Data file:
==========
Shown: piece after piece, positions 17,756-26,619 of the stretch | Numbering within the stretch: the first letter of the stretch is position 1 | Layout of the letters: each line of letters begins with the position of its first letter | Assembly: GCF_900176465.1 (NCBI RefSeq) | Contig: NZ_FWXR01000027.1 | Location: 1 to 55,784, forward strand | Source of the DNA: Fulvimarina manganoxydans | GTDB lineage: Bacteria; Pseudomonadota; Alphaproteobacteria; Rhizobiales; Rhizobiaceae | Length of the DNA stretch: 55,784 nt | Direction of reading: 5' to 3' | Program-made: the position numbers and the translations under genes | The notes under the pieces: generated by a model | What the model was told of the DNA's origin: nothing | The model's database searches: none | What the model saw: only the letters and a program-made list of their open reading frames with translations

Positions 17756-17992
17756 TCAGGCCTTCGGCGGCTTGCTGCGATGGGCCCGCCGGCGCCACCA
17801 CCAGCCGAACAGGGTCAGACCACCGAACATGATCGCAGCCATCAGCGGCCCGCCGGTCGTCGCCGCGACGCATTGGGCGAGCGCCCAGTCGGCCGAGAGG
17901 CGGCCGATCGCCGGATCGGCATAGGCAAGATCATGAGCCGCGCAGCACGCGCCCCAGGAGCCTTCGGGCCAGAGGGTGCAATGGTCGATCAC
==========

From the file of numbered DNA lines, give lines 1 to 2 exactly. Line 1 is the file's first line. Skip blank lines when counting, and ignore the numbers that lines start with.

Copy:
Shown: piece after piece, positions 17,756-26,619 of the stretch | Numbering within the stretch: the first letter of the stretch is position 1 | Layout of the letters: each line of letters begins with the position of its first letter | Assembly: GCF_900176465.1 (NCBI RefSeq) | Contig: NZ_FWXR01000027.1 | Location: 1 to 55,784, forward strand | Source of the DNA: Fulvimarina manganoxydans | GTDB lineage: Bacteria; Pseudomonadota; Alphaproteobacteria; Rhizobiales; Rhizobiaceae | Length of the DNA stretch: 55,784 nt | Direction of reading: 5' to 3' | Program-made: the position numbers and the translations under genes | The notes under the pieces: generated by a model | What the model was told of the DNA's origin: nothing | The model's database searches: none | What the model saw: only the letters and a program-made list of their open reading frames with translations

Positions 17756-17992